REWIND three decades and Block 2, Jalan Kukoh, was a boisterous place, with children playing in the corridors and neighbours keeping a friendly eye out.
Fast forward and the lively atmosphere has gone along with the communal spirit, with many wary parents such as Madam Josephine Ong, who is now afraid to let her nine-year-old daughter Cheryl out. Ever since the 47-year-old single mum moved into the rented one-room flat in 2006, she has kept her gate bolted and forbids Cheryl to venture out without supervision.
‘I have seen too many complicated characters in this block,’ she says in Mandarin. ‘Allowing Cheryl to go out and play is not a risk I am willing to take.’
Many parents in Block 2 feel the same, a consequence of vast changes in income and lifestyle that have occurred over the past 20 years. Rental flats like these have become more like way stations, temporary residences that serve a purpose but are not places where forging neighbourhood ties rates high on the priorities list.
The high turnover of residents means communal bonds never have time to put down roots.
Suspicion has become the default setting. It spells a detached life for Cheryl, who has a good stock of toys and educational videos to help make up for the lack of social activity.
‘I try to buy her this stuff even though my finances are tight. It’s already very sad for her to be growing up here in a place with no friends and where she can’t play outside,’ says her mother, who bakes cookies part-time.
Even the most dedicated parent at Block 2 struggles when meagre finances come up hard against their aspirations for their children’s education.
Four-year-old Mohammad Saliqin Abdul Resa is already falling behind. He loves watching TV but instead of popular children’s programmes such as Barney and Friends, he is growing up on a staple of Indonesian horror flicks because he does not understand English.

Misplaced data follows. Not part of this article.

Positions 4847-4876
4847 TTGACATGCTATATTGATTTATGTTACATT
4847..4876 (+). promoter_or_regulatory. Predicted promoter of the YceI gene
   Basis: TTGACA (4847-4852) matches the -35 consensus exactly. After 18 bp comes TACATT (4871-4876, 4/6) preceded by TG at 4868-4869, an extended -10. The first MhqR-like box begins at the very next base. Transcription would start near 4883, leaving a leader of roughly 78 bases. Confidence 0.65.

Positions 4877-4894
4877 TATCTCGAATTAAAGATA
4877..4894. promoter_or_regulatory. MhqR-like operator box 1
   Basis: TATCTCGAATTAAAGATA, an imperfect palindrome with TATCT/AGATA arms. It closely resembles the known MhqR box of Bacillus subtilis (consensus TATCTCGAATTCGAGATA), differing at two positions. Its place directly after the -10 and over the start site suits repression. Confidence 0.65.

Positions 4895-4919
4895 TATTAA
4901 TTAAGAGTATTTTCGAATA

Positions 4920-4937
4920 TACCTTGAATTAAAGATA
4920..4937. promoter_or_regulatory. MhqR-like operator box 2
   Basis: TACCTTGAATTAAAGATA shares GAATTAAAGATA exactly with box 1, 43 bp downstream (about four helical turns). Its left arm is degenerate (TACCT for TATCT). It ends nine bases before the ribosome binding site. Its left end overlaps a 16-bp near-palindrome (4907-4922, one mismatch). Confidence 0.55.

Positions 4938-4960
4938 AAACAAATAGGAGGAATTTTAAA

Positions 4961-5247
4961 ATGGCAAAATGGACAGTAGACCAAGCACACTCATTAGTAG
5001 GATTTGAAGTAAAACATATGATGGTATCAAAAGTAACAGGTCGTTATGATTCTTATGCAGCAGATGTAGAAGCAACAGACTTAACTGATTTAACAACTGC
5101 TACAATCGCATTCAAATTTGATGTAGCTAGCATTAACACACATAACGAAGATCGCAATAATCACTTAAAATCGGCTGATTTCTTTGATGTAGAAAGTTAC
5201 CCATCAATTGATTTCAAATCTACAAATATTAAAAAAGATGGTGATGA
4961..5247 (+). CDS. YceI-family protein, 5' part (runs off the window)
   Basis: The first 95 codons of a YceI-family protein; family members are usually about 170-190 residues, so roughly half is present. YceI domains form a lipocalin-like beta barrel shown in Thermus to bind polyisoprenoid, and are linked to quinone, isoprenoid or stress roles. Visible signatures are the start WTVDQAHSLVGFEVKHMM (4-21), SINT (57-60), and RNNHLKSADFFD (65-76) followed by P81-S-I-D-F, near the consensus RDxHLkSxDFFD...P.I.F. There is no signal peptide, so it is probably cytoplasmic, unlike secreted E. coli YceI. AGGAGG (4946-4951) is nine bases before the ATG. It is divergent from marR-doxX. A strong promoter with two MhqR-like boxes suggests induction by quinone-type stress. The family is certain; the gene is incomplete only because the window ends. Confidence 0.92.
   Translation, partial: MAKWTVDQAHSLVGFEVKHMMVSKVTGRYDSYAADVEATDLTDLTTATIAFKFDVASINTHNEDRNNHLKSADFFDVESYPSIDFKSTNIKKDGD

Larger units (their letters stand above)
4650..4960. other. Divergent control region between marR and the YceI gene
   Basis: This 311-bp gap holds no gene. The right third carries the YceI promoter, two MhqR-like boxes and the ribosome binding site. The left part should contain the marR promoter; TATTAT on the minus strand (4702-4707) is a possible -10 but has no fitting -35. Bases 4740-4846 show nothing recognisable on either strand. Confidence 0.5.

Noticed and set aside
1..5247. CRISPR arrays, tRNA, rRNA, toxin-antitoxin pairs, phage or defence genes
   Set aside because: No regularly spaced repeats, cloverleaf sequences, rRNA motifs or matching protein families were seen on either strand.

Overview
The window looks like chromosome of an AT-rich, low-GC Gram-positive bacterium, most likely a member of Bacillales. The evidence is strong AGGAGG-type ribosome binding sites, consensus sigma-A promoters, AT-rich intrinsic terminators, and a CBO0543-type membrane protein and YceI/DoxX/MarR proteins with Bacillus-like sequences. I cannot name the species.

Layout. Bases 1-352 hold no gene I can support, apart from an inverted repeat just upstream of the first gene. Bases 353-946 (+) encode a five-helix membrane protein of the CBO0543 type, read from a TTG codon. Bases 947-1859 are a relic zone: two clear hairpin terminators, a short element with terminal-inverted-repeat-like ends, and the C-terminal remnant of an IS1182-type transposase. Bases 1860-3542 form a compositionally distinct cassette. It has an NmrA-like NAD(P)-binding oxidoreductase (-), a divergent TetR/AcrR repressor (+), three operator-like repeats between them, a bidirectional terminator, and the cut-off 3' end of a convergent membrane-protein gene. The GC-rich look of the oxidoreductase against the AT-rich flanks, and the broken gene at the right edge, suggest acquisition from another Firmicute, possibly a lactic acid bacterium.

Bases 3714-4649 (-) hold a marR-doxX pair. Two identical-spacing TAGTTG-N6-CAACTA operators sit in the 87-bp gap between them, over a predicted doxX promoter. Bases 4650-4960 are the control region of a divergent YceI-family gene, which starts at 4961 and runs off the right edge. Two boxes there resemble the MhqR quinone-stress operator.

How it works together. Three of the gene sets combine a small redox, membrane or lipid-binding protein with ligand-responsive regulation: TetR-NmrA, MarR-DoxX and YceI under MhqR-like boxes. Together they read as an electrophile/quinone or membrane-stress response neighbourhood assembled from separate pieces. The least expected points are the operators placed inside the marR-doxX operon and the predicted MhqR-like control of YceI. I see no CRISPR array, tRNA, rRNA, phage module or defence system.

His father, Mr Abdul Hamid, 28, is the sole breadwinner, bringing home about $1,000 a month as an odd-job labourer – not enough to send Saliqin to preschool where he can learn English.
‘After paying for rent and utilities, we still have to eat,’ says Mr Hamid, who admits that Saliqin’s education is the least of his concerns. With preschool education now the norm, children from such disadvantaged backgrounds will find it hard to play catch-up when they enrol in mainstream schools.
In 2005, Mr Hawazi Daipi, then Senior Parliamentary Secretary (Education and Manpower), said in Parliament that on average, academic performance had a correlation with housing type as it is related to parents’ education levels. However, he noted that this is just one of several factors and that ultimately it is the aptitude and attitude of a student that matters.
However, Dr Tam Chen Hee, a sociology teaching fellow at Nanyang Technological University, says that giving financial help to level the playing field for these disadvantaged families solves only half the problem.
Children from rental flats still encounter difficulties in trying to communicate with their peers, most of whom are from middle-class families. ‘If their friends talk about overseas holidays and private music lessons, these working-class children can find themselves unable to assimilate into the school environment,’ he notes, adding that the noisy confines of a one-room flat make studying difficult. Their poverty may make them unable to afford now basic learning tools like a computer.
Even efforts by parents to improve their lot can be harmful, if both are working so hard that they have no time to guide their children’s development. Such guidance is doubly important in a difficult neighbourhood like Jalan Kukoh.
Mr H. Mohammad, 60, took up two shifts as a security guard, working up to 16 hours a day, just to send his son, Shahid (not his real name), 21, to tuition classes, religious lessons and silat training in his formative years.
‘I wanted to give him what other normal kids would have, so I worked as much as I could,’ said Mr Mohammad, who moved into Jalan Kukoh when Shahid was five.
His homemaker wife had her hands full with household chores and caring for Shadid’s younger sister, now 18.
With little parental supervision, Shahid drifted into bad company. He says: ‘This estate is like a ghetto. It’s complicated… there are drug dealers. Some people do crimes outside, but they all live here.’ By age 12, Shahid was smoking and getting into fights. ‘I seldom saw my father, let alone have time to talk to him,’ he recounts.
Fortunately, ties between father and son improved after Mr Mohammad found a job in a manufacturing company. He started to have more time for his son and the pair can now ‘talk like friends’.
Shahid, now 21, is serving his national service as a firefighter and intends to make that his career.
‘I am proud that he did not grow up to be a gangster. He is religious, respectful to elders and can take care of himself,’ says Mr Mohammad.
Despite breaking with his past, Shahid says it was not an easy journey. His advice for downgrading families who move into Jalan Kukoh in the hope of overcoming financial hardship is: ‘For anyone who wishes to start a new life here, they must weigh the money saved against the future of the young ones in their home.’
Source: Straits Times, 20 June 2009